Category Archives: Travel

10 Things Only A Third Culture Kid Will Understand

“Where are you from?”

Seems like a simple enough question, right? Ironically, it has been and continues to be one of the most difficult questions for me to answer.

My family and I have a running inside joke about this question. For the past few years, my brother, my parents, and myself have lived apart. Whenever we’ve reconvened over the holidays, this question has inevitably popped up. 

During a film tour in New York a few years back, our tour guide asked us this question, hoping to make light conversation. We all paused and looked at each other, amused in anticipation of the complicated response. 

“Well, we live in Azerbaijan,” my Dad gestured to my Mom and I, “But he’s going to school in Seattle”, he gestured to my brother.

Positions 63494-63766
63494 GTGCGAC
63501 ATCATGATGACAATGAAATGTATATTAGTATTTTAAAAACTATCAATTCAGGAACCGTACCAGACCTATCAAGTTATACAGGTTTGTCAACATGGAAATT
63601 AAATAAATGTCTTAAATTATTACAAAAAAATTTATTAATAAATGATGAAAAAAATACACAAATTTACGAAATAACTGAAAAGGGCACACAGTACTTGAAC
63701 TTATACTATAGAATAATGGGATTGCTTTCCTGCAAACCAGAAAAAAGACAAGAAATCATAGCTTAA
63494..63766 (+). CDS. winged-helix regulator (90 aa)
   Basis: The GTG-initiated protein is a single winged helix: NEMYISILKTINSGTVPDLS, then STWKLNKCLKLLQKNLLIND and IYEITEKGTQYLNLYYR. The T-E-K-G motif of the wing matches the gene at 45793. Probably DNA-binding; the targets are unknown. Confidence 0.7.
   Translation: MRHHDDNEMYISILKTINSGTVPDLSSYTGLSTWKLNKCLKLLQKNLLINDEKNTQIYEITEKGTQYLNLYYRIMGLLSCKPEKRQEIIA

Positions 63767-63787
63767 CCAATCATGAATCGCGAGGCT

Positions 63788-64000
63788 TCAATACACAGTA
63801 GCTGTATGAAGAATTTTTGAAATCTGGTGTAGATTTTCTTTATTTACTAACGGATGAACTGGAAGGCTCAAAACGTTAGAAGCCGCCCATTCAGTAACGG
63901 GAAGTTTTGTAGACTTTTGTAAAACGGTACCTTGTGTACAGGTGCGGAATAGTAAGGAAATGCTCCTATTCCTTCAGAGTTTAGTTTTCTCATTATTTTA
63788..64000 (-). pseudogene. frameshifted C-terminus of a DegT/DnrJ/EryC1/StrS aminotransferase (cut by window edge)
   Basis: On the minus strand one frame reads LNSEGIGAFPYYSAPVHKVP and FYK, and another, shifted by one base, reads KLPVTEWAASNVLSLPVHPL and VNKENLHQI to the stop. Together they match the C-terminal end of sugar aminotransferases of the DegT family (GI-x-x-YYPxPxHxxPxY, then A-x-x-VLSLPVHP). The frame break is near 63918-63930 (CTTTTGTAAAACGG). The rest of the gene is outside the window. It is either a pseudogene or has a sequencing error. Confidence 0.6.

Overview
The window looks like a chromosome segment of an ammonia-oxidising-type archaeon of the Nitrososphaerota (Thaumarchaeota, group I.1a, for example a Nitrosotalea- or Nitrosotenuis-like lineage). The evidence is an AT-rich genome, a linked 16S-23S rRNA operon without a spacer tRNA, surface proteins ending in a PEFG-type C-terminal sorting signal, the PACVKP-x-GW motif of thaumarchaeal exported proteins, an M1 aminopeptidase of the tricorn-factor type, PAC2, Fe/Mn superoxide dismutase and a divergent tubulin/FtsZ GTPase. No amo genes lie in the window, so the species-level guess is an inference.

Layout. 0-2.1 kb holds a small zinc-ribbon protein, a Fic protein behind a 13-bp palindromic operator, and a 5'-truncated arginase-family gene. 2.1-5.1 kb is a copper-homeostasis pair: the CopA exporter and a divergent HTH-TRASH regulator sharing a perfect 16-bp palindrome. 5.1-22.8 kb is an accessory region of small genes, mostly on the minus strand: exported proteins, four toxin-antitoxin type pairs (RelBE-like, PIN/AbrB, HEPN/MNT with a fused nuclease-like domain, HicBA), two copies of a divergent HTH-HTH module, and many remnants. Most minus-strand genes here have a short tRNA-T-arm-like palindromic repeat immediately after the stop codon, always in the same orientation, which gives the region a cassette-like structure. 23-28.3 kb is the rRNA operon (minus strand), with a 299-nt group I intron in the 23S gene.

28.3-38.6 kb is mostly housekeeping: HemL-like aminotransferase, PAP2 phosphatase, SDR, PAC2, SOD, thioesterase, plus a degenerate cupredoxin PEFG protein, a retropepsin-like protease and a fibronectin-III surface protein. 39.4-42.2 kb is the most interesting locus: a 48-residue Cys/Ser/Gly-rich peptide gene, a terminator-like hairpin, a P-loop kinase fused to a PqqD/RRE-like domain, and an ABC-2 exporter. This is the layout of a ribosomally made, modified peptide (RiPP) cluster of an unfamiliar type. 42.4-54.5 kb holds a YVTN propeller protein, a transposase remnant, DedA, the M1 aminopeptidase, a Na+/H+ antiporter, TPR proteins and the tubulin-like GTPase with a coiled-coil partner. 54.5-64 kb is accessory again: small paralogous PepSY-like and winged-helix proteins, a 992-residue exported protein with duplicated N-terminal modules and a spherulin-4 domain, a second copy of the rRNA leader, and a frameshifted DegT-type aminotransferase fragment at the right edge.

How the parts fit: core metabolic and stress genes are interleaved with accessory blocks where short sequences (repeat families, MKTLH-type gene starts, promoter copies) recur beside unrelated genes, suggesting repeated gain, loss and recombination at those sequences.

My Dad then proceeded to describe how we’re actually from California, but originally from Iran, and by now, the tour guide was probably feeling sorry he even asked. So much for light conversation…

So it’s a complicated question to say the least. The answer cannot be boiled down to a single word or phrase, and often requires us to go into a spiel about our life story if we really want to do it justice. 

This is just a little preview of what it’s like growing up as a third culture kid. Here are some other typical characteristics of this atypical background:

1. No true sense of “home”